Zambia’s finance minister has presented a 64.5 billion kwacha ($6.6 billion) budget to parliament.
The 2017 budget contains proposed measures aimed at curbing the country’s budget deficit at a time when commodity price slumps have forced mine closures in the country as well as caused a rise in unemployment and food prices.
Finance Minister Felix Mutati told parliament that Zambia would cut its fiscal deficit to 7 percent of Gross Domestic Product (GDP) in 2017 from the 2016 projection of 10 percent.
“We all agree that the task of restoring stability and accelerating growth will not be easy. We have to be bold and decisive,” he said.
Zambia’s economy is expected to grow 3.4 percent in 2017 from the current 3 percent. But the finance minister cautioned that the “economic environment in which the 2017 budget will be implemented will be challenging”.
“Growth in the global economy is expected to be subdued,” he said, adding that domestically “low water levels will continue to hamper electricity generation and thus constrain production. These realities mean that we have to act decisively to address the challenges we face.”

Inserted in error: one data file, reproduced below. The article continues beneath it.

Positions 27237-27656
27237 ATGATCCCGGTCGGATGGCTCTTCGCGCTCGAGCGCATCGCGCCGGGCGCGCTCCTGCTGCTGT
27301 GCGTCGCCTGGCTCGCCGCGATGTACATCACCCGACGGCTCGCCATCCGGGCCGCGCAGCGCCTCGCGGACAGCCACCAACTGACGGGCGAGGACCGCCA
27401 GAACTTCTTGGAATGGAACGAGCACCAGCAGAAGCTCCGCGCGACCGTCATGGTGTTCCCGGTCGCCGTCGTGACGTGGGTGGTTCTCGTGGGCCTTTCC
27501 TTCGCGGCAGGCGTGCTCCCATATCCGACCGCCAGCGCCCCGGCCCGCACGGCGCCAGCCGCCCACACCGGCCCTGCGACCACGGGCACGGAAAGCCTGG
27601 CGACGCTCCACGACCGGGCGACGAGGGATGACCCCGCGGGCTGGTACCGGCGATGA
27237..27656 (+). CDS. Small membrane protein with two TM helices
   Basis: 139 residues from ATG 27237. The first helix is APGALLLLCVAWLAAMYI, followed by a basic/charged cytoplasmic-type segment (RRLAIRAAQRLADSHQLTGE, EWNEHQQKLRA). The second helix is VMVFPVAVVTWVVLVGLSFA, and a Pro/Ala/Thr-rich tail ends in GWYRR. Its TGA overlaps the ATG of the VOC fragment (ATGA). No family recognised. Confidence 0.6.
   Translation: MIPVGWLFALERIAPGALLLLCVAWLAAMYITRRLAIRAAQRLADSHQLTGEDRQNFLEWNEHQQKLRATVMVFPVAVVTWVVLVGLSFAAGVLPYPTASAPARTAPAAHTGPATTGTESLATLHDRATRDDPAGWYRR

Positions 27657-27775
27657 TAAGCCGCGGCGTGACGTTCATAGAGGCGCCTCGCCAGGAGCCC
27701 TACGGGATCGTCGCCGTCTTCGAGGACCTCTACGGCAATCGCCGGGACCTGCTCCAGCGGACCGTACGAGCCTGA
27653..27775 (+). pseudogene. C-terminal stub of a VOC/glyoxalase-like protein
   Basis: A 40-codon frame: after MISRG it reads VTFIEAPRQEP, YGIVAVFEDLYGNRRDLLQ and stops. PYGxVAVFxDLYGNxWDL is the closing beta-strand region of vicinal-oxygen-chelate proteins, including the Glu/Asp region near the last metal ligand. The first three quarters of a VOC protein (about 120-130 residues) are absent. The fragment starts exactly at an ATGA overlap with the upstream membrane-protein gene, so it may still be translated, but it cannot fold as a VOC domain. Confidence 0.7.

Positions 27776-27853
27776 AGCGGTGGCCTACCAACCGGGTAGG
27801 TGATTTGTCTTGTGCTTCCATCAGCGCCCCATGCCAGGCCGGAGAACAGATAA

The price of electricity is expected to go up to reflect the cost of production by the end of 2017.
Former finance minister, Ng’angu Magande, has however raised concern over some allocations in the budget pointing specifically to the allocation for general services, half of which he says will go into paying “for work which has been done”. This he says means there will not be enough money in the future.
Zambia is expected to introduce a 7.5 percent import duty on copper concentrates from January next year but mining taxes are expected to remain the unchanged.